The Cassini space probe has detected a tiny moon nestled in one of Saturn’s outermost rings, making it the 61st known Saturnian satellite. The moonlet measures only about one-third of a mile in diameter, but researchers say the diminuitive moon is big enough to be the likely source of the dust that forms the ring, thus solving a mystery.
Cassini spotted the moonlet as a bright streak of light in the second to last ring from Saturn, which is called the G ring. “Before Cassini, the G ring was the only dusty ring that was not clearly associated with a known moon, which made it odd,” said [Cassini scientist] Matthew Hedman…. “The discovery of this moonlet, together with other Cassini data, should help us make sense of this previously mysterious ring” [CNN].
Researchers say that meteoroids have probably collided with the small moon throughout the solar system’s history, sending out sprays of dust to fill up the G ring. Says Hedman: “Being one of the bigger objects, the moonlet is likely to be hit more often.” … This means the moonlet is probably a significant source of ring material, the scientists say. In the long term, “as this and other objects grind themselves down, it’s conceivable they would disappear, and then the G ring would disappear,” Hedman noted [National Geographic News].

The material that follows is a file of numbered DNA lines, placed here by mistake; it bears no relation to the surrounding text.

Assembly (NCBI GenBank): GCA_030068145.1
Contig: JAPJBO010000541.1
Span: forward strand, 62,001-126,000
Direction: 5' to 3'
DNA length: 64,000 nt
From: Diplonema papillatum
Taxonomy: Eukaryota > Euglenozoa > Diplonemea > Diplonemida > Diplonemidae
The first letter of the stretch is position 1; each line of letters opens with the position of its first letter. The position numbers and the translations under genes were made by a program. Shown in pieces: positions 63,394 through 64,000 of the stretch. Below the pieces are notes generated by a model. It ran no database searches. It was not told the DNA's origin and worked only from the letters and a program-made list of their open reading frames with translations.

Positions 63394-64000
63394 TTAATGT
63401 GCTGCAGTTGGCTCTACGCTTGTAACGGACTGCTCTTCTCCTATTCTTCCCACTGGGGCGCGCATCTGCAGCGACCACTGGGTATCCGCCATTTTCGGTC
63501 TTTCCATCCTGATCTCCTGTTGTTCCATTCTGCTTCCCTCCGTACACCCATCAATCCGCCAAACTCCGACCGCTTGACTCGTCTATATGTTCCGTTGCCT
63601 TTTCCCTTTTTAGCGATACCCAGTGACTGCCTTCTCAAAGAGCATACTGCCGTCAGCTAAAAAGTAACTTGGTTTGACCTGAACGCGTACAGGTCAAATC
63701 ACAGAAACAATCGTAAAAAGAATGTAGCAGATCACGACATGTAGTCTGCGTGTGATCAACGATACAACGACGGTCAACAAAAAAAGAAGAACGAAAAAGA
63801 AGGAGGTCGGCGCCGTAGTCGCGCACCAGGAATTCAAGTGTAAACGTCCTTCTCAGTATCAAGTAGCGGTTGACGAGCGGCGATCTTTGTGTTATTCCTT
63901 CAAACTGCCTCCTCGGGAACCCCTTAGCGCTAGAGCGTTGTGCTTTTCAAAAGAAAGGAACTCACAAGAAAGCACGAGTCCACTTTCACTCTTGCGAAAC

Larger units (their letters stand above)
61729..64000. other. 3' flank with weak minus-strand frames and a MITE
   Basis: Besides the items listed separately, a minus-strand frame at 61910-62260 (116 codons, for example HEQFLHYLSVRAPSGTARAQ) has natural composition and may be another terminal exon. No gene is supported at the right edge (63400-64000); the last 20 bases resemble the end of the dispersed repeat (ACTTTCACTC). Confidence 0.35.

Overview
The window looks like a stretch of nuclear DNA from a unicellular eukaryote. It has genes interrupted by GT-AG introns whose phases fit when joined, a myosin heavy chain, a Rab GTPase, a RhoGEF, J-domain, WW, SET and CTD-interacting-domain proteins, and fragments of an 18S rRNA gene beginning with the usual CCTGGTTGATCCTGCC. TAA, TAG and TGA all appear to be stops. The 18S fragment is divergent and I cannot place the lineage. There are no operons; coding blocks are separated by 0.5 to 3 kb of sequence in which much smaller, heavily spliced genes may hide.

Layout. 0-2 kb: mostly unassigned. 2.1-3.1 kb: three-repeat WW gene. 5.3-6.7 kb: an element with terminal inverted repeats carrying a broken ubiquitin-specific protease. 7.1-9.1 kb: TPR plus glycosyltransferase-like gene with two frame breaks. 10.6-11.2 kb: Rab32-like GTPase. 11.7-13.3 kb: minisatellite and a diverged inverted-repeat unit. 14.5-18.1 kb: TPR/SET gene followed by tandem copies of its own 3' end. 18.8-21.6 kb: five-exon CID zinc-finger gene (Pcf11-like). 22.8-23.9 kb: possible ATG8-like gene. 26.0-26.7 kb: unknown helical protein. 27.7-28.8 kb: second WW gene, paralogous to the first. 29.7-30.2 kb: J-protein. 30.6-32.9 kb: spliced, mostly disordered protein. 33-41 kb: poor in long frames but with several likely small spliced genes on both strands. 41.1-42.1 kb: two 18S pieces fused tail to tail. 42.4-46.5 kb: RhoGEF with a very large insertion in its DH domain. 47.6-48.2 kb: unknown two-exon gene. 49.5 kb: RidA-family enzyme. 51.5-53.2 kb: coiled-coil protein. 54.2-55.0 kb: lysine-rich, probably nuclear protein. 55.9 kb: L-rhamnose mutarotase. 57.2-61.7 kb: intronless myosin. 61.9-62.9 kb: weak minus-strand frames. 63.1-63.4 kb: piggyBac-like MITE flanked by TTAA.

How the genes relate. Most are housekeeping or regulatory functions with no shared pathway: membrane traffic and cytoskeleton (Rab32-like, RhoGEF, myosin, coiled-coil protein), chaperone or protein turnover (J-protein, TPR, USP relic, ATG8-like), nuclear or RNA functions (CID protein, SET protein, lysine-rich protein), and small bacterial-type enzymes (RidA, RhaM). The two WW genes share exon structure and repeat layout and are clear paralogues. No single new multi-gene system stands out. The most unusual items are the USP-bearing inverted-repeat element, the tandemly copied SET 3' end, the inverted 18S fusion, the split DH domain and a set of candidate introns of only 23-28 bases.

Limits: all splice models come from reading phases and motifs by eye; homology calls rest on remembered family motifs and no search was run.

Cassini’s observations, announced in a notice from the International Astronomical Union, revealed that the moonlet moves in a partial “ring arc” that extends about one-sixth of the way around the G ring. Cassini, which was funded by NASA and the European and Italian space agencies, launched in 1997 and took seven years to make the 934 million-mile (1.5 billion-kilometer) trip to Saturn. Since its arrival, Cassini has been making a looping voyage through the Saturn system and is returning loads of data on the ringed planet and its moons [CNN].
Bad Astronomy: Cassini spots a moon, solves a mystery has more on this discovery
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Image: NASA/JPL/Space Science Institute